My husband and I have always shared the exciting news of our impending arrivals the second I peed on a stick. We figured extra prayers and good thoughts were welcome regardless of the outcome. Also? I can’t keep a secret to save my sorry self.
We kinda sorta thought people who knew and cared about us would be, oh what do you call it?, happy for us to start a family. Or at the very least they would offer well wishes and be miserable about it behind our backs. Needless to say, we were genuinely surprised to find that that wasn’t always the case.
When I got pregnant with my oldest, I was in my first year of teaching at a new high school (my fifth year total in the profession). I distinctly remember approaching my principal, wringing my hands together to avoid the applause that was swelling inside me. I did hop up and down at least twice, but at least I didn’t clap for myself. In public.
Anyway, I told my principal that I was expecting my first beautiful bundle of baby, and a look of sheer panic immediately spread across his face. And then he said it:
“What about that Advanced Placement curriculum you’ve been writing?!”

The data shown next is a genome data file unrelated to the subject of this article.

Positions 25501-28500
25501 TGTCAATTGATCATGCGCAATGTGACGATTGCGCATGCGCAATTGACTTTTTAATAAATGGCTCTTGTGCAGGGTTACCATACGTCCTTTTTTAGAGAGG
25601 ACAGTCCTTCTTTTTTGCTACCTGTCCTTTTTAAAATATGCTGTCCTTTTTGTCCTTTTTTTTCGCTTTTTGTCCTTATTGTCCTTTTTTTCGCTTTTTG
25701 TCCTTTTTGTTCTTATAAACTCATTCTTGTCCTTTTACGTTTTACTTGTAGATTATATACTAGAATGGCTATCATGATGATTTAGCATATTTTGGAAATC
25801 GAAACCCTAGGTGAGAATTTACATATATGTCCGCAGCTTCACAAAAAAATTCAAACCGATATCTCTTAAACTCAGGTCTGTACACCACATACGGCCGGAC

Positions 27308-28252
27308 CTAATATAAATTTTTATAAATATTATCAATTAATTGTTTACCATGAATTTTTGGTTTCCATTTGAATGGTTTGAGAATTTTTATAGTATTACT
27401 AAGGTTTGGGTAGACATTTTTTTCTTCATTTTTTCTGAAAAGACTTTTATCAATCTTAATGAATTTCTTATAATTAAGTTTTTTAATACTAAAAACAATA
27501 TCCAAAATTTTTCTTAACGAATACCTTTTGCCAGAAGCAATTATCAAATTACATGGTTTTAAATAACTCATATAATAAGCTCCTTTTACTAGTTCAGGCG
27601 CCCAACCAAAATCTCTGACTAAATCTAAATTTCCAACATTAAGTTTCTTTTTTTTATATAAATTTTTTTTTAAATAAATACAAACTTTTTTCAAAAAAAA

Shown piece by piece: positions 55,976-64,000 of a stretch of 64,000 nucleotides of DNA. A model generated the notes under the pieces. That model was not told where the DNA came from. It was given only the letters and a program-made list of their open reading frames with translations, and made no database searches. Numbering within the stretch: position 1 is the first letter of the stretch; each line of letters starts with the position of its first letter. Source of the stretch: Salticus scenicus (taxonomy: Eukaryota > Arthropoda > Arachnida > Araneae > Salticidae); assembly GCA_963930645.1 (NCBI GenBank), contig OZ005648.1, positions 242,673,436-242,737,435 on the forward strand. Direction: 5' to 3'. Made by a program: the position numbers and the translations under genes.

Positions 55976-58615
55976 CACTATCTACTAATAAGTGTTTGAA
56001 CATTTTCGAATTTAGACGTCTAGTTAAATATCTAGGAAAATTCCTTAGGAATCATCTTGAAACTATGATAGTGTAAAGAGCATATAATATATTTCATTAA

“Uh, I’ll finish it.”
“Are you coming back to teach it?”
“I believe so.”
He forgot the “congratulations” part.
Listen, I understand that maternity leave can throw a monkey wrench into a company or school, but really?! P.S. I didn’t go back. So suck it.
Mostly, though, our family and friends were thrilled for Baby #1. Everyone wanted to know how I was feeling, when I could feel the baby move, was I nervous at the idea of childbirth?, etc. And the moment I went into labor, life stopped for our loved ones because they were waiting with bated breath for the arrival of this perfect human being who would bring so much joy into our lives. And he did. And it was wonderful.
And then, 13-months later, I got pregnant again.
Before you ask, it was planned.
Shortly after that perfect boy celebrated his first birthday, we announced the impending arrival of his brother or sister. And holy cannoli was the reception different. Instead of enthusiasm, we got questions. In fact, someone actually had the gull to say, “How can you do this to your son?! He’ll have no time to just be him.”
Slow. Your. Roll.
I took out my earrings and Vaselined my hair back after that noise.
How could we do what to our son? Give him a sibling? A best friend? A forever playmate? How dare we continue expanding our family based on a silly little dream we had to be parents?